Try placing your character in a completely different setting. If you really have a grasp on their personality, you’ll be able to successfully transfer them into a new environment. Reimagine your high fantasy character as a modern high school student. Put your contemporary YA hero in a comic book and think about what type of superpower they’d have. Rewrite your period romance character in a science fiction environment.
When you change the setting for your character, you may be forced to consult aspects of their personality you might not have to otherwise. Asking “What would this character study in college?” forces you to consider the character’s interests and skills. Probably this has come up in your original setting. If not it probably should have. This exercise is a good way to check that you’ve figured it out.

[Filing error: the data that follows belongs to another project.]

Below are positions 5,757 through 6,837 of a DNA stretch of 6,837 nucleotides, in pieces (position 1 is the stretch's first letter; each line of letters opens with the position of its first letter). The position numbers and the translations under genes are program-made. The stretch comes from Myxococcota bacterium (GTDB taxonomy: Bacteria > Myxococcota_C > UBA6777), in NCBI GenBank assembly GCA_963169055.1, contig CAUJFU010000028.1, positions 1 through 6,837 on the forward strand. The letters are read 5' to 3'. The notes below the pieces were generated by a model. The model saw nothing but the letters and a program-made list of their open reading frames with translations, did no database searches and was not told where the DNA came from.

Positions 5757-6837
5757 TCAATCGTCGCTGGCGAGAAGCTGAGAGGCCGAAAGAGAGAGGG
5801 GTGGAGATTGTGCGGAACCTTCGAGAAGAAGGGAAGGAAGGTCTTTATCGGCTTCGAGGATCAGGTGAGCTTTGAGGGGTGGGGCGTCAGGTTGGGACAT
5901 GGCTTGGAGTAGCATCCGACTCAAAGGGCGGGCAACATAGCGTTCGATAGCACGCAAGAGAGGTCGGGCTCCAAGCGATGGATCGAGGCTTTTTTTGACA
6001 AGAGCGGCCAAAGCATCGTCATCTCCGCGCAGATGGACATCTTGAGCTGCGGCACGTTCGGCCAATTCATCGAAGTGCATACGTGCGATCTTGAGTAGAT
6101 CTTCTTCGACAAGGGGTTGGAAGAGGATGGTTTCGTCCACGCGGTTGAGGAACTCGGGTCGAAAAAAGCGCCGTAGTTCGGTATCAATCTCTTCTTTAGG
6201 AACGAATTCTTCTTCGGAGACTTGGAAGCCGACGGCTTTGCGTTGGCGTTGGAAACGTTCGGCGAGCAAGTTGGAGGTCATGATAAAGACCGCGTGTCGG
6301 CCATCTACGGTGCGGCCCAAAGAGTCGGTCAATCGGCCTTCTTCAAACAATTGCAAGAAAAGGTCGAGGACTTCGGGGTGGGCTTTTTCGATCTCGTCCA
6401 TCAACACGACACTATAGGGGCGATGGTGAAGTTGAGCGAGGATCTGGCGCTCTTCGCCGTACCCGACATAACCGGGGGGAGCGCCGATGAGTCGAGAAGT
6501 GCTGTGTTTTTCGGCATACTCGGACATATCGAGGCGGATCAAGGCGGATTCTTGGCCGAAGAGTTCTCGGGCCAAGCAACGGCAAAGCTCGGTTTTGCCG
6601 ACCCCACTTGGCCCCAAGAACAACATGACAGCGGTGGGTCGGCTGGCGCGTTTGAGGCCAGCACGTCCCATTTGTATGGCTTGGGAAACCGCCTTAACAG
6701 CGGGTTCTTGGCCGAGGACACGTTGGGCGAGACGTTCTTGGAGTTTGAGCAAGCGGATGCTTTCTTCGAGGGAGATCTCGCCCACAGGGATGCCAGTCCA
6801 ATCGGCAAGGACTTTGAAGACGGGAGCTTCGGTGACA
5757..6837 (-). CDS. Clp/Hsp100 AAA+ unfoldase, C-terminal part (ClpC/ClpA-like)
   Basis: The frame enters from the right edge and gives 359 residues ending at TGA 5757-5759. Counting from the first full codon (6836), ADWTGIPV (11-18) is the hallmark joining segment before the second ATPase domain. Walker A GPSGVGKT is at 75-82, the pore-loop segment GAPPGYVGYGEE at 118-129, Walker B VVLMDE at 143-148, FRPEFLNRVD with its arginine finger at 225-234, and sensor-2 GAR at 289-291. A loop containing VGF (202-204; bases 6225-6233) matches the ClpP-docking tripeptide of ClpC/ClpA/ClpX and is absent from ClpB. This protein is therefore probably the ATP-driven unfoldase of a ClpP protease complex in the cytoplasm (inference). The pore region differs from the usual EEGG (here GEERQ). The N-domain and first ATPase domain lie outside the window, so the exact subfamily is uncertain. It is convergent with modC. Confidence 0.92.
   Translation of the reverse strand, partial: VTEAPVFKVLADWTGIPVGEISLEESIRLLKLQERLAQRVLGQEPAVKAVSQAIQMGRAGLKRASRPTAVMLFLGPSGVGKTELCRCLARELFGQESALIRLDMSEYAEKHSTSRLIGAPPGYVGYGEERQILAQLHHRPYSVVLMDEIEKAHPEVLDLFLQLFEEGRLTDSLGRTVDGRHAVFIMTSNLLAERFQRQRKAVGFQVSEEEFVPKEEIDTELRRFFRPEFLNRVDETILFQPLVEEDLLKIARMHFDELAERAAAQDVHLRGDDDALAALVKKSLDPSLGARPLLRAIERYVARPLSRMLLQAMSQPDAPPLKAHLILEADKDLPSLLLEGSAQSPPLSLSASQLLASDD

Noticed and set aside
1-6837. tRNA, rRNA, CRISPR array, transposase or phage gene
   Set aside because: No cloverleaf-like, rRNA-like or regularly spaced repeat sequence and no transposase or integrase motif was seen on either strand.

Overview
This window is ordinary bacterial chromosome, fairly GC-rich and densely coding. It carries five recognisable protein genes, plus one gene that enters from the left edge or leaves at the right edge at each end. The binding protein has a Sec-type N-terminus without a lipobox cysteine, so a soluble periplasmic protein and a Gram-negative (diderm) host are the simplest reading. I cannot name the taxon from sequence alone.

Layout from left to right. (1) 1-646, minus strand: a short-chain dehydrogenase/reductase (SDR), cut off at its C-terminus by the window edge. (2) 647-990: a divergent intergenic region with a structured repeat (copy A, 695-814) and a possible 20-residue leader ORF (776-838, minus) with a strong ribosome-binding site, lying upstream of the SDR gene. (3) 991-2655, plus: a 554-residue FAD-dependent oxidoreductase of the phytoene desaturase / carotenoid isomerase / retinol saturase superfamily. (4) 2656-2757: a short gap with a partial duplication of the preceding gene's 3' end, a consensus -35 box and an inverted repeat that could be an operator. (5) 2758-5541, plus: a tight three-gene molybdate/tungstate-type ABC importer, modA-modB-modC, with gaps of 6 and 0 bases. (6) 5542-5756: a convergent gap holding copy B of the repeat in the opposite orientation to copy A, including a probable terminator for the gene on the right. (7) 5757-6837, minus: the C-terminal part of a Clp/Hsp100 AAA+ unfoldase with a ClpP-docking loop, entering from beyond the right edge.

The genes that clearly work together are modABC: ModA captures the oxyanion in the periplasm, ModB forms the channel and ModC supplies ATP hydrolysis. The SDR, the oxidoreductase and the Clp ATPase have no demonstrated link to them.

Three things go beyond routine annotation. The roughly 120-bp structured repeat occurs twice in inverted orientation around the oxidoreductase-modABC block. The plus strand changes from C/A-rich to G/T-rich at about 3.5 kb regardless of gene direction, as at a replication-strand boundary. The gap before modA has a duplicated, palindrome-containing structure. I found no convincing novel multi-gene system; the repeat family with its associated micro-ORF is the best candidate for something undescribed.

If Hamlet was a college student, he’d major in philosophy. For Halloween he’d dress up as a skeleton.
If Emma Woodhouse was on a starship, she’d be in charge of communications. Half the crew would be in love with her.
If Don Quixote was in a horror novel… I’m actually not sure on this one, but I’m pretty sure it would be simultaneously hilarious and terrifying.
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Who Am I? Exercises to prevent your character from having an identity crisisNon-Fiction
Coming up with five adjectives to describe your character barely scratches the surface. In order to make your character figuratively come alive, you'll need to know them better than they know themselves. The exercises in this book will make you thin...